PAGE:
Seven children's books to help talk about the Holocaust
Published on: 26 January 2023
Author Jeremy Dronfield recommends seven thought-provoking and gripping books about the Holocaust.
Author Jeremy Dronfield and the cover of Fritz and Kurt
Aside from my own book, Fritz and Kurt, there is very little non-fiction about the Holocaust written specially for young readers. Michael Rosen’s The Missing is one of that tiny handful. In this story of learning and discovery, the beloved children’s author uncovers his own family’s Holocaust stories, using a kind of collage of his own childhood recollections, family tales, narrative and poetry.
Understanding the Holocaust: How and Why Did It Happen? by Stuart Foster et al.
This is a textbook for Key Stage 3 History, so more for teaching and consulting than reading. Produced by UCL’s Centre for Holocaust Education, this is the only classroom book on the subject in existence. The great thing about it is that the CHE makes it available for free to schools. Apply online at their website.
After the War: from Auschwitz to Ambleside by Tom Palmer
Some historically reliable Holocaust fiction is available for children. This is one example, recommended by the Centre for Holocaust Education and included in their teaching programme. The novel is closely based on the true story of a group of children who survived the Holocaust and were brought to the Lake District in 1945 to recuperate. Centred on one boy, Yossi, and his close friends, the novel deals with the horrors sensitively, through brief flashbacks to the boys’ experiences, as well as their struggle to adapt to the ordinary comforts of life outside the camps.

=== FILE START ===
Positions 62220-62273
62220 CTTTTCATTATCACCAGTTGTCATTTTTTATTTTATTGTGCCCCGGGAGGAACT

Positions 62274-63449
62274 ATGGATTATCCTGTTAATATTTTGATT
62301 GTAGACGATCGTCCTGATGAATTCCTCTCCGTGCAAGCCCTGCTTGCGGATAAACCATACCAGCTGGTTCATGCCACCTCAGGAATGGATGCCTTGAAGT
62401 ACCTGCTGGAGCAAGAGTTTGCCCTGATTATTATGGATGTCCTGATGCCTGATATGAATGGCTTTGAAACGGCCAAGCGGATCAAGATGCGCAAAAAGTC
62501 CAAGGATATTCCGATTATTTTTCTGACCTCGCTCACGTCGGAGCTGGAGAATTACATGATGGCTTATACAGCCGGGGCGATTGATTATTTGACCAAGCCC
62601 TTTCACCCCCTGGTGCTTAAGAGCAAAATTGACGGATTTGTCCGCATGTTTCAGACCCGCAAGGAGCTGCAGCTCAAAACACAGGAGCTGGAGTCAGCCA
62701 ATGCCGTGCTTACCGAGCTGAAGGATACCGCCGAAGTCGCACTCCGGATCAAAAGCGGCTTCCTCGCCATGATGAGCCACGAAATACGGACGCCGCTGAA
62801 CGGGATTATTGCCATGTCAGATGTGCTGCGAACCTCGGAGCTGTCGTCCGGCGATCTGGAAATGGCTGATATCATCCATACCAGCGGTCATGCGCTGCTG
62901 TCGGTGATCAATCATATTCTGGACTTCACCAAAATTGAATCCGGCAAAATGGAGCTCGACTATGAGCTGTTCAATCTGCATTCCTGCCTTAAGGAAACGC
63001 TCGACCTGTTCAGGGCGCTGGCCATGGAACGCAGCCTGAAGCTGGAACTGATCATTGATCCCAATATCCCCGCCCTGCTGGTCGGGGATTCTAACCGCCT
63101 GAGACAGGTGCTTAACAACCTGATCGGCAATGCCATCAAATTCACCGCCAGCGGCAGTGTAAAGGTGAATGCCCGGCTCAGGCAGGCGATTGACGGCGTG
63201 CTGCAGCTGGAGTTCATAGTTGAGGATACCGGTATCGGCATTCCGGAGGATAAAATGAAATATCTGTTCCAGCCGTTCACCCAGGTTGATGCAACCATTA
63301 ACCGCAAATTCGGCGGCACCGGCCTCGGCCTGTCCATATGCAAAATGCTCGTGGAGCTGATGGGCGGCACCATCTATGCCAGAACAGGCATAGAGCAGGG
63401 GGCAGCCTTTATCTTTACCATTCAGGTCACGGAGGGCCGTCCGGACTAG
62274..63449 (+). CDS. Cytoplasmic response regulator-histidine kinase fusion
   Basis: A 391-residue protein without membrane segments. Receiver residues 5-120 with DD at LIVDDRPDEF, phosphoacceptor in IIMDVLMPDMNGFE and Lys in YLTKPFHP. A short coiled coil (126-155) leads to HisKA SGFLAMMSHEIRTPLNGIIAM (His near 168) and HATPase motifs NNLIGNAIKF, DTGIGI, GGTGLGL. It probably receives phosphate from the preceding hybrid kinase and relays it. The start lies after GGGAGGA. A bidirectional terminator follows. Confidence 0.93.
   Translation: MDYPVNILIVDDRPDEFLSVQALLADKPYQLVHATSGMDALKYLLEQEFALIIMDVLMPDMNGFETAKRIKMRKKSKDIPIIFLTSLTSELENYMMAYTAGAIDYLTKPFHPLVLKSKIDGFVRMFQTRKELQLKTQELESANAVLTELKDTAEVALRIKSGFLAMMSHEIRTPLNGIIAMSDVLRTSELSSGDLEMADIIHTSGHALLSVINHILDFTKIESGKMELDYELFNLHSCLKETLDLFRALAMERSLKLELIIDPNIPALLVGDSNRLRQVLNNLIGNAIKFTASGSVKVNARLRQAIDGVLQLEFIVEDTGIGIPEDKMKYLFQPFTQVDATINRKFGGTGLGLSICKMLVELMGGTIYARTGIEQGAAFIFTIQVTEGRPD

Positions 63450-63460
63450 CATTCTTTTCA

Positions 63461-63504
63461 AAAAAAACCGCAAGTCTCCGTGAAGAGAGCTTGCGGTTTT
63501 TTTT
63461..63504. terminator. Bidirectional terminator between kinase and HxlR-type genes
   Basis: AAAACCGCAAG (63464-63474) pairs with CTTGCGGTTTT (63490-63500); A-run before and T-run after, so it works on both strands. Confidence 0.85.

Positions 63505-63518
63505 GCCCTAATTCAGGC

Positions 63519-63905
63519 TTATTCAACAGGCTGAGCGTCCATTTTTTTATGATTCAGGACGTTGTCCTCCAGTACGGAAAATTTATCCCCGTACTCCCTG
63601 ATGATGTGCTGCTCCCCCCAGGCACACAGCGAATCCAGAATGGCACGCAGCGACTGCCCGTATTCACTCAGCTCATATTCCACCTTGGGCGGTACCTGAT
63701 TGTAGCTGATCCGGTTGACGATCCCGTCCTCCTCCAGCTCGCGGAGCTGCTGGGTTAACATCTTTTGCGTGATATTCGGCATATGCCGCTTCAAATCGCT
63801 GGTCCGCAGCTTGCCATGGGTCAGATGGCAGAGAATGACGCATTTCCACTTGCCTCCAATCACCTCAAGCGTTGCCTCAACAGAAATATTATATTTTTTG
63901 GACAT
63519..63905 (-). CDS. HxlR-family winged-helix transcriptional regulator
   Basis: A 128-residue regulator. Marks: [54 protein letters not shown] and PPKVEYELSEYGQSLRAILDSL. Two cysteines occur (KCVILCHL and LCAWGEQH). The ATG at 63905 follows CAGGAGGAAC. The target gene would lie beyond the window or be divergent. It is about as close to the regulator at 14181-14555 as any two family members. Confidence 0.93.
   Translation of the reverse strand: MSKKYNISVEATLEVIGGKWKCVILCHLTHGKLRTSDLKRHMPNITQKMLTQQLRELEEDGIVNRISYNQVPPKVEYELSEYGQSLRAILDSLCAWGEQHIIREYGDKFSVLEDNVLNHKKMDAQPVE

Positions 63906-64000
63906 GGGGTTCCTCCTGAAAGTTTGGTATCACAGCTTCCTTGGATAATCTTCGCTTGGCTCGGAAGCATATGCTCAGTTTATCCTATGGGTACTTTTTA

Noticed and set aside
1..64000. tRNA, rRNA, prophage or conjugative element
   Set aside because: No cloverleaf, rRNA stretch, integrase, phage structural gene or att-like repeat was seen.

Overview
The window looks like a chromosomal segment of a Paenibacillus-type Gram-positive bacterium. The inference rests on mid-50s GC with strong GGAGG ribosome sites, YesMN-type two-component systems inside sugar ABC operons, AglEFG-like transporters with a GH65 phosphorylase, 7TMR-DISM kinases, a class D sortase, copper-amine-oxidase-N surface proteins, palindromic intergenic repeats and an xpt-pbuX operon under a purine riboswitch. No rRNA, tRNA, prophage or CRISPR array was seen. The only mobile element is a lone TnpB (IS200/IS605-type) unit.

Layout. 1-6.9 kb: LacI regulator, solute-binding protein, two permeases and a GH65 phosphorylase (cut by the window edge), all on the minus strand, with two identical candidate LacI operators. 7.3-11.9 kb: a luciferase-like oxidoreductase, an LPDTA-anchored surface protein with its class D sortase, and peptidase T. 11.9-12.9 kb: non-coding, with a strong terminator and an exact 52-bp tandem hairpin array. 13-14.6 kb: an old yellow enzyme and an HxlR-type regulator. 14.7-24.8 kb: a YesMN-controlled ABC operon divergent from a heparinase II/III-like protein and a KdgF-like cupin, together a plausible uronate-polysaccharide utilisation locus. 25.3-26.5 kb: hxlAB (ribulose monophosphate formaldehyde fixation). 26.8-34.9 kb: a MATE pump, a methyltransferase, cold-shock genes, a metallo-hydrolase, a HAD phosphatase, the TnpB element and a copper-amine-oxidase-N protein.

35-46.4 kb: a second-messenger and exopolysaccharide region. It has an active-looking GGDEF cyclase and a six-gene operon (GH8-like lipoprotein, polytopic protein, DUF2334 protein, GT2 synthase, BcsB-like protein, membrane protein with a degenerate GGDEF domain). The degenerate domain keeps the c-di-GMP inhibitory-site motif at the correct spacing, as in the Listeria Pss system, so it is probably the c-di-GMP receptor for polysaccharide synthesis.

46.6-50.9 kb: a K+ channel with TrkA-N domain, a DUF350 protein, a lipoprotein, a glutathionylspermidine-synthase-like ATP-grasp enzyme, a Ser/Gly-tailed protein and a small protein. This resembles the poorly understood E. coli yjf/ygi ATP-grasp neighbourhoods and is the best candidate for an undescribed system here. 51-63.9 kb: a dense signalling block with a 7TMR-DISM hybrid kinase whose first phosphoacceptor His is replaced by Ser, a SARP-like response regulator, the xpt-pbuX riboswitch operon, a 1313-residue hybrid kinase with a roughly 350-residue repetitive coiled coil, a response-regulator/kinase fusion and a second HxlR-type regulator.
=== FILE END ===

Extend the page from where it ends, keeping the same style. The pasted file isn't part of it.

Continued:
Gleitzman’s critically acclaimed novel is very loosely based on real events. It tells the story of Felix, a Polish Jewish boy who escapes the Catholic orphanage where he’s been placed for his safety, to go looking for his family. His naive innocence is gradually chipped away as he stumbles upon signs of the horrors of the Holocaust. Felix struggles, and increasingly fails, to interpret what he sees in a hopeful light through his own made-up tales. Although it takes some liberties with historical facts for the sake of storytelling, the novel is a useful and enthralling meditation on the effect of the Holocaust on children.
The essential text, a classic of Holocaust literature, depicting the anxious plight of living just beneath the surface of Nazi-occupied society, in hiding. As with most diaries, Anne Frank’s isn’t structured as an easy-to-read narrative; this Puffin edition has been abridged and a commentary has been added to make it more accessible and appropriate for children.
The Promise by Eva Schloss and Barbara Power
Eva Schloss was a childhood playmate of Anne Frank, and hid in the same Amsterdam apartment building. Like Anne, Eva was discovered by the Nazis and sent to Auschwitz. Unlike Anne, Eva and her mother survived the Holocaust and returned to Amsterdam. Her memoir, written for young readers, tells their story.
This classic novel, first published in 1971, is not a narrative of the Holocaust as such; based on the author’s own life, it’s a tale of fleeing from the Nazis. Nine-year-old Anna’s family have to leave Berlin because her Jewish writer father is an outspoken opponent of the Nazis. Unlike the majority of ordinary Jewish people, the Kerr family had the means and the connections to be able to do so quickly, but the trauma of dislocation is felt deeply by the children. They escape first to Switzerland, then Paris, then London, searching for safe refuge and a new life.
Fritz and Kurt by Jeremy Dronfield is out now.
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